Center of Mass via the First Moment Integral

The center of mass of an an object is the point at which we can assume all mass is concentrated for mechanics calculations. Mass in any extended body is actually distributed over some volume, and if the body is subjected to gravity then each bit of mass experiences some gravitational force. The center of mass is the point at which all the gravitational forces create zero net moment on the body.

Knowing the center of mass is critical for any mechanics problem that deals with extended bodies, as this is where we will assume gravity forces act and it is a critical point in dynamics calculations.

Just as we had with centroids, two methods exist for finding the center of mass:

  1. Using calculus and the first moment integral.
  2. Using the method of composite parts and tables of centroids for common volumes.

The tables used in the method of composite parts however are derived from the first method, so both methods ultimately use the moment integrals.

Finding the Center of Mass for Uniform Density Parts

We will start by examining the center of mass for a uniform density 3D volume. The center of mass differs from from the centroid in that we will be examining mass rather than areas or volumes. Taking the centroid equations for a volume and substituting in the mass terms we have the following initial equations for the center of mass.

Center of Mass Equation

The mass terms can then be re written as a density times a volume. This gives us a density term on both the top and bottom as shown below. For the case where we have a uniform density throughout the whole part, we can move the term in the integral outside the integral. It will then cancel out with the density term on the bottom, leaving us with the equation for the centroid of a volume.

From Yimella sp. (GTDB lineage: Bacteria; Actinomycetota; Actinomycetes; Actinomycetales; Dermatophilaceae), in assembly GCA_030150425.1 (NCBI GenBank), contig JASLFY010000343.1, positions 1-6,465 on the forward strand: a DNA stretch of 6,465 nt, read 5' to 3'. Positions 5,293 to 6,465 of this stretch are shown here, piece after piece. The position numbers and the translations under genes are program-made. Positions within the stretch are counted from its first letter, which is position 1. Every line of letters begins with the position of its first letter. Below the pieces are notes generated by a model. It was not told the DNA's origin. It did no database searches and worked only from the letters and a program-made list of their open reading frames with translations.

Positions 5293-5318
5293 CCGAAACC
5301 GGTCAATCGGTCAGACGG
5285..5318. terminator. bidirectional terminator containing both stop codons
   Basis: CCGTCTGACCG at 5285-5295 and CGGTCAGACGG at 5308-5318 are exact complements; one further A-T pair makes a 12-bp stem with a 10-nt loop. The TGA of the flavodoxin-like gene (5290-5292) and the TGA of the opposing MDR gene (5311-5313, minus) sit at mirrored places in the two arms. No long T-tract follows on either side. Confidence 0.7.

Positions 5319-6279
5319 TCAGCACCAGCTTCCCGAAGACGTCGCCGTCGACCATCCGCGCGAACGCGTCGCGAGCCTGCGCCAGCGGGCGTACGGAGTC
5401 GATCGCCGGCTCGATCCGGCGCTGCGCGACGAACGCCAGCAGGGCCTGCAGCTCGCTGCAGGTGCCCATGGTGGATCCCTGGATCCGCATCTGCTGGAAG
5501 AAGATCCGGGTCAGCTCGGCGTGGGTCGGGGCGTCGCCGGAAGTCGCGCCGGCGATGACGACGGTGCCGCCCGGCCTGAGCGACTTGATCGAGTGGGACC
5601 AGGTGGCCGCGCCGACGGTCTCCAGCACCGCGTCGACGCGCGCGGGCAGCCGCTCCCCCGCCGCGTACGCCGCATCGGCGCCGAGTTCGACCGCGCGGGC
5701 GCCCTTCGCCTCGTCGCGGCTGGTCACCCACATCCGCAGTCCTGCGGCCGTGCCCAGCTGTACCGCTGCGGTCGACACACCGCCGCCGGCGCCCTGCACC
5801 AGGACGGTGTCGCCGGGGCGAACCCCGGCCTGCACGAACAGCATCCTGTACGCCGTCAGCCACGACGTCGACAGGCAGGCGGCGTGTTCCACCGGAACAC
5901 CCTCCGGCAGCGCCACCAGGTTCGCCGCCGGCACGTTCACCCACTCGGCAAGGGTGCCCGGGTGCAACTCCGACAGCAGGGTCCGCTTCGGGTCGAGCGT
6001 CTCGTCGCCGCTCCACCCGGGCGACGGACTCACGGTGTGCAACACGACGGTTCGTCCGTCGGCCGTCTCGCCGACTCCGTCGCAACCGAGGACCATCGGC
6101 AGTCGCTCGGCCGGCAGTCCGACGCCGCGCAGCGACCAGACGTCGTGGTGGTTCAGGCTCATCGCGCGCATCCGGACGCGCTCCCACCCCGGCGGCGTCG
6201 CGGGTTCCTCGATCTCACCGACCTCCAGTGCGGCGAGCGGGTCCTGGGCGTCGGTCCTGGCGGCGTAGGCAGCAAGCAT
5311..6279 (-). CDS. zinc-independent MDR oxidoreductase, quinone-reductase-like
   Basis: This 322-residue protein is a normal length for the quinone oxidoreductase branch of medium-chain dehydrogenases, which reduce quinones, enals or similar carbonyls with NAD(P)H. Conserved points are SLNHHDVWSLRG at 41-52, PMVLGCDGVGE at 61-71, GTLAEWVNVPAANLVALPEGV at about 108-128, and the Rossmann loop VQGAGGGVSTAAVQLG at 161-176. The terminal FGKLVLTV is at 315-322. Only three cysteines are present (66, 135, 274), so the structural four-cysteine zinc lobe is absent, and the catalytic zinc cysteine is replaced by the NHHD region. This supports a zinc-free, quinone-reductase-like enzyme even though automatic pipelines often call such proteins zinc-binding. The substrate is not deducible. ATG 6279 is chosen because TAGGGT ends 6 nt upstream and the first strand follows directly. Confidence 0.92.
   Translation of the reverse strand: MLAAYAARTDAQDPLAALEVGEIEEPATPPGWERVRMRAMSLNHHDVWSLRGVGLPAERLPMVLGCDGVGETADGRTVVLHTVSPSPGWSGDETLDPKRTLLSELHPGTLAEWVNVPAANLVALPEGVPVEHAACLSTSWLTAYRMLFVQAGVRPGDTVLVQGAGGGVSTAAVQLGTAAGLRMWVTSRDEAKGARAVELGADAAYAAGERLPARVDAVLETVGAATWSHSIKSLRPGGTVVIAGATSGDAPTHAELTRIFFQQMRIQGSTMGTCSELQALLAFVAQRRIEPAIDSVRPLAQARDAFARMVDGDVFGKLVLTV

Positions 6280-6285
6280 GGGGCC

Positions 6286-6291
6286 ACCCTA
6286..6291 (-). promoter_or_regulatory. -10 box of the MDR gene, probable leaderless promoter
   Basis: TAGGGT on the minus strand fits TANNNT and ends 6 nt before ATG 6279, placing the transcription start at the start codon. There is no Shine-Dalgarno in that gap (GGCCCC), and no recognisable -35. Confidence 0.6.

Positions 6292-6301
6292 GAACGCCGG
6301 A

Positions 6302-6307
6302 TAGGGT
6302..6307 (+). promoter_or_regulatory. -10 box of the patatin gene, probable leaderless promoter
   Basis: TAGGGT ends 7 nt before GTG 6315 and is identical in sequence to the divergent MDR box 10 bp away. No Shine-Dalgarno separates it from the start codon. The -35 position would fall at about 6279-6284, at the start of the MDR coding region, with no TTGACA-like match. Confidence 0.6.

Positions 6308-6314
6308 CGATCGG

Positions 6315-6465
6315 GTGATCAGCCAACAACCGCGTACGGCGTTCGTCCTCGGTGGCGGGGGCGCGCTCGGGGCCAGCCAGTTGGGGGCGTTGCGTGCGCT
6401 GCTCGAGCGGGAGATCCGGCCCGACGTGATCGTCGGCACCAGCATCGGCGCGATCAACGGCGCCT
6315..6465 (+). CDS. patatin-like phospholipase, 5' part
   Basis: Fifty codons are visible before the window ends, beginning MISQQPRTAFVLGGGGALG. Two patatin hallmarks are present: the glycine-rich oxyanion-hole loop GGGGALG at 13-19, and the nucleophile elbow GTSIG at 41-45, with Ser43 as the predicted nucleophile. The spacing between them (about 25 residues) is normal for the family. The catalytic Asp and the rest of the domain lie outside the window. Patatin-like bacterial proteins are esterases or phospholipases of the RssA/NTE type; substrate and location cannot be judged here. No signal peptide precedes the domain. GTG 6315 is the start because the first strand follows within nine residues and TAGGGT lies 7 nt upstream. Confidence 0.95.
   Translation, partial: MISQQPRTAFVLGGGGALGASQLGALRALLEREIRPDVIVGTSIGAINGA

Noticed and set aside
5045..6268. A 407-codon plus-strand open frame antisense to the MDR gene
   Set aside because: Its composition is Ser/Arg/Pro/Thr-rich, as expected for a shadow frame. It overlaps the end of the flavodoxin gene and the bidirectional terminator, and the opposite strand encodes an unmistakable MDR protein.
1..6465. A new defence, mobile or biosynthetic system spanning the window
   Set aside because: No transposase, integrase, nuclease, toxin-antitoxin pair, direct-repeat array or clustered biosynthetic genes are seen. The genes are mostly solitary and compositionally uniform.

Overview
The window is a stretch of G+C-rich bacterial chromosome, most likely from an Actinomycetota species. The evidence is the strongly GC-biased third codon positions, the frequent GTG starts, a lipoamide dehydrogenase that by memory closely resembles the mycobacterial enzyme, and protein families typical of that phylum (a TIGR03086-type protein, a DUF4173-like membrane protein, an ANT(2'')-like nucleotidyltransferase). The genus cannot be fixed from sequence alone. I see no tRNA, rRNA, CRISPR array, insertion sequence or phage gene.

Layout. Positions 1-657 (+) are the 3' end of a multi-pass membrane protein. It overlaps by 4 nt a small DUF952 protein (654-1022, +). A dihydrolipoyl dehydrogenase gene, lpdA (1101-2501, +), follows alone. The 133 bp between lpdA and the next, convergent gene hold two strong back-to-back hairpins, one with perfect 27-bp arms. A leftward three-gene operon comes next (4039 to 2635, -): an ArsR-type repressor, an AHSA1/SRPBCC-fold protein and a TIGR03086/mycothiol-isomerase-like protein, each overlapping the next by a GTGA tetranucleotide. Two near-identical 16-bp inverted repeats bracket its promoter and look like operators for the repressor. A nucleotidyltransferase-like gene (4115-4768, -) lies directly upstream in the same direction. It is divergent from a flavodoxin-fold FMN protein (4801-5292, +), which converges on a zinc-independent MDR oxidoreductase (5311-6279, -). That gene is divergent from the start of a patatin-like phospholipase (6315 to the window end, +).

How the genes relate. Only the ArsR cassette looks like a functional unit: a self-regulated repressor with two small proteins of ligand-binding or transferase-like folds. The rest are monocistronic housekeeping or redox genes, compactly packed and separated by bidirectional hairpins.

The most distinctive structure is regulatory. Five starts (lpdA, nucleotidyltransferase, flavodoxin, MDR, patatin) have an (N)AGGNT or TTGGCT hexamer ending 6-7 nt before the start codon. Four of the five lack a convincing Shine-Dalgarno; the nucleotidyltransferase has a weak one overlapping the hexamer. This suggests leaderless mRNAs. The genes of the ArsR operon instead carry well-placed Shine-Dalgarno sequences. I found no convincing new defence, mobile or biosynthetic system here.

Center of Mass for a Uniform Density Part

This means that for a uniform density part, as we would have with any part made of a single material, the center of mass and the centroid are the same point.

For objects made from multiple discrete parts, where each piece of the body has a uniform density, we can use this method to find the center of mass for each section, but we will need to use the method of composite parts to find the overall center of mass.

Finding the Center of Mass for Non-Uniform Density Parts

In some rare cases, we may have an object in which the density of the material is continuously changes with position. In these rare cases, we will need to revisit the equations from earlier. We will leave the density term in the integral (since it is not a constant), and we will leave the bottom term as the mass (again since there is no constant density term).

Center of Mass of a Non-Uniform Density Part

In these calculations, the density term will be an equation that defines the density at any given x, y, and z position, the dV term will be the cross sectional area equation just as we had for centroids, and m is the total mass of the body.

Center of Mass for Continously Changing Density
To find the center of mass of a body with a continuously varying density, we must have an equation to describe the density based on position.

Worked Problems:

Question 1:

A water and ceramic slurry with a uniform density of 1100 kilograms per meter cubed enters a settling tank with a height of one meter and a diameter of one meter. After one hour in the tank, the density of the slurry at the top of the tank is measured to be 1000 kilograms per meter cubed and the density at the bottom of the tank is measured to be 1200 kilograms per meter cubed. Assume the density of the slurry varies linearly between the top and the bottom. How far has the center of mass of the slurry dropped between the initial conditions and the current state?

Problem 1 Diagram